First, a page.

Install and configure Fail2ban for CloudPanel on Ubuntu 22.04

CloudPanel out of the box comes with an application to deal with brute force attacks on SSH, NGINX and WordPress, only SSH has a configuration, the app is called Fail2ban.

Fail2ban is an app which bans access to your site from IP addresses which are trying to login to your services such as SSH on port 22, NGINX basic auth logins or WordPress logins or xmlrpc attacks.

It is good practice to deny any IP addresses which are constantly attempting to bruteforce into your VPS, Fail2ban analyses the server and web app logs to look for patterns and ban IP addresses.

This guide goes through Fail2ban for SSH on a CloudPanel instance with Ubuntu 22.04., and also looks at NGINX and WordPress protection.

Install Fail2ban

CloudPanel does have Fail2ban, in case your install does not this is how you install, SSH into your server as root and run:

apt update

apt install fail2ban

This will install and start the app including the monitoring of SSH by default, you will find Fail2ban files in this location:


CloudPanel on a fresh install has fail2ban but it’s inactive, make it active

systemctl start fail2ban

The active jail for sshd will now be active and ban IP addresses after 5 failed login attempts over SSH – you can further tweak these settings by reading further below.

To see the status of Fail2ban run:

systemctl status fail2ban

Output should be similar to below:

Fail2ban Status Cloudpanel

You can also stop, start and restart it with following:

systemctl stop fail2ban
systemctl start fail2ban
systemctl restart fail2ban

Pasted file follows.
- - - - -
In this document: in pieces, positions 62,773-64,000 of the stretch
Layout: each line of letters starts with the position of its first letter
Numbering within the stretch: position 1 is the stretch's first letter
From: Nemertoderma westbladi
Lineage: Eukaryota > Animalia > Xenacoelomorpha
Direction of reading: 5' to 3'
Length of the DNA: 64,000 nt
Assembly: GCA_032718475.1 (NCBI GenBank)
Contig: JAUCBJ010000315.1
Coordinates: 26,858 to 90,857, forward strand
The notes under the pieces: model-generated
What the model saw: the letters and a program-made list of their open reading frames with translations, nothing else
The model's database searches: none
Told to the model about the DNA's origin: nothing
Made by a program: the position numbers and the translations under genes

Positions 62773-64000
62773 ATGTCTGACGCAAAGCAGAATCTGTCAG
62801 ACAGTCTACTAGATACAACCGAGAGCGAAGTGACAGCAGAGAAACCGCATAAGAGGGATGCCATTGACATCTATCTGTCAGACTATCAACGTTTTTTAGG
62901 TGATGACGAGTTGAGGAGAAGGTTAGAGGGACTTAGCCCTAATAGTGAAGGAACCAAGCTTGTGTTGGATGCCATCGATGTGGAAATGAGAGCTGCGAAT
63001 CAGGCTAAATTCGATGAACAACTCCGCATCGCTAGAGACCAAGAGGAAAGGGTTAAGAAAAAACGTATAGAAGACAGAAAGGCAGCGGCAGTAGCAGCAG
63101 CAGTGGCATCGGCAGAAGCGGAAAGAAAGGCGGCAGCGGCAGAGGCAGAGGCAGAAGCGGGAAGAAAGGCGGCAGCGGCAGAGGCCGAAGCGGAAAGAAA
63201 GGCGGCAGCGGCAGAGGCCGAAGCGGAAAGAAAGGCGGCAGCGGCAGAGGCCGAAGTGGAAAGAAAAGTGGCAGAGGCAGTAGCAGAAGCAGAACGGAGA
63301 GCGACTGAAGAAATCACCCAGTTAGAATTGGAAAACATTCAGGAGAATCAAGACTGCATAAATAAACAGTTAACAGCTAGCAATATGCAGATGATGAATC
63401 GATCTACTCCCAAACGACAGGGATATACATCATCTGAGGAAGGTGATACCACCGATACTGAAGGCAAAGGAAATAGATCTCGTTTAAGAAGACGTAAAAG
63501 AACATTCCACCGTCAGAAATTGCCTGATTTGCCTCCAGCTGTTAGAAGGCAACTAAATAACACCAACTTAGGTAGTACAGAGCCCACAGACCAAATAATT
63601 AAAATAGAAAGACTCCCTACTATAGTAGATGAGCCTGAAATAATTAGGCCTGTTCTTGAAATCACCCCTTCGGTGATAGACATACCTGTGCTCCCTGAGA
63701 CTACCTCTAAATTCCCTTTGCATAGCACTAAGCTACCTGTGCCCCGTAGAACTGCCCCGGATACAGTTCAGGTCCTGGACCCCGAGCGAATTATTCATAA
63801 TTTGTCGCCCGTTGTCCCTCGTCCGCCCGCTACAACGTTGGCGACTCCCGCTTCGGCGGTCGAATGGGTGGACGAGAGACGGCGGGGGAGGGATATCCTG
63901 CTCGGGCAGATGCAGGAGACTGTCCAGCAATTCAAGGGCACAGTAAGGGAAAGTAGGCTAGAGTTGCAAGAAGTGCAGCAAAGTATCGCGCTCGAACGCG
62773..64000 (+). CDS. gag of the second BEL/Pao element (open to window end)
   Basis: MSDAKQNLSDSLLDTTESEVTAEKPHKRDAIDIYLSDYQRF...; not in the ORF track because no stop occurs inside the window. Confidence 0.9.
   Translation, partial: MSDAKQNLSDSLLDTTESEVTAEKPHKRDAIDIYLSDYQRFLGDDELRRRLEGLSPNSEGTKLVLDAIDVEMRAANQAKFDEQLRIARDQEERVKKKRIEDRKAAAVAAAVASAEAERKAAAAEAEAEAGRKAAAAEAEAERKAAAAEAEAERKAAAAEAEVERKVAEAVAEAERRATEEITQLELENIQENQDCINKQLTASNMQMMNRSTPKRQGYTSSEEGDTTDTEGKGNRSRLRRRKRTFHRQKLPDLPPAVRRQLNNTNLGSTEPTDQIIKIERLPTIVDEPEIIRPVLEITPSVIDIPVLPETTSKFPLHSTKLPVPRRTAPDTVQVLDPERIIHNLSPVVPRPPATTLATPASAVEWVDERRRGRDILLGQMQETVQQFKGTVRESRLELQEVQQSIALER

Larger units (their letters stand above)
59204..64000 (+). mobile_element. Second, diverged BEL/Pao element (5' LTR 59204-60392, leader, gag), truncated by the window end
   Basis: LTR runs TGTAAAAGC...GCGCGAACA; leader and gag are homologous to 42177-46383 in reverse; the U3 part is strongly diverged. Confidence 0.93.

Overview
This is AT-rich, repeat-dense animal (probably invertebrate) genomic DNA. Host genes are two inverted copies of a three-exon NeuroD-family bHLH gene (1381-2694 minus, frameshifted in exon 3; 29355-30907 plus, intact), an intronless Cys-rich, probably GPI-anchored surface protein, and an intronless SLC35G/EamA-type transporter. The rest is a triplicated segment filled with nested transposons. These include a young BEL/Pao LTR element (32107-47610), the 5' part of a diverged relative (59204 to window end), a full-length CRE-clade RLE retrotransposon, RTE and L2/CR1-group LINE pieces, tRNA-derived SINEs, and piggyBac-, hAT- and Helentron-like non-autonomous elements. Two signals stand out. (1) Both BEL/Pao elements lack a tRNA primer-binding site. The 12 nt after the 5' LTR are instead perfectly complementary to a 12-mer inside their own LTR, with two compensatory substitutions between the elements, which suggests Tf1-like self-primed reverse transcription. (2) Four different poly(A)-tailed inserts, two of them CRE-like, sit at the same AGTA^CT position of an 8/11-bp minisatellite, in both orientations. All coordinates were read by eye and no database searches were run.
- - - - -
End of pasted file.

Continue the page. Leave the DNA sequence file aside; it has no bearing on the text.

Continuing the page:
Initially it may also be good to tail the log file in another shell tab to see what is happening whilst you are learning Fail2ban

tail -f /var/log/fail2ban.log

Make a new Fail2ban config file named jail.local, the jail.local one will override the main Fail2ban config called jail.conf.

Configure SSH Settings

ignoreip =
bantime = 1800
findtime = 1200
maxretry = 8

enabled = true
logpath = %(sshd_log)s
port = 22
banaction = iptables
maxretry = 4

So you add sections in square brackets[] the default settings section followed by jails for each service

In the default section the values are applied globally but can be overwritten by individual jails below it, the following values are explained:

ignoreip – good to add your office/home any developer or client permanent IP addresses (space separated)

bantime, findtime, maxretry – the first 2 values are in seconds and are worked out that if the maxretry logins are exceeded in the findtime then that IP is banned for the length of the bantime. So if you wanted 8 maxretrys banned for 24 hrs that had tried to gain access in an 20 minutes the following would do it.

# “bantime” is the number of seconds that a host is banned.
bantime = 86400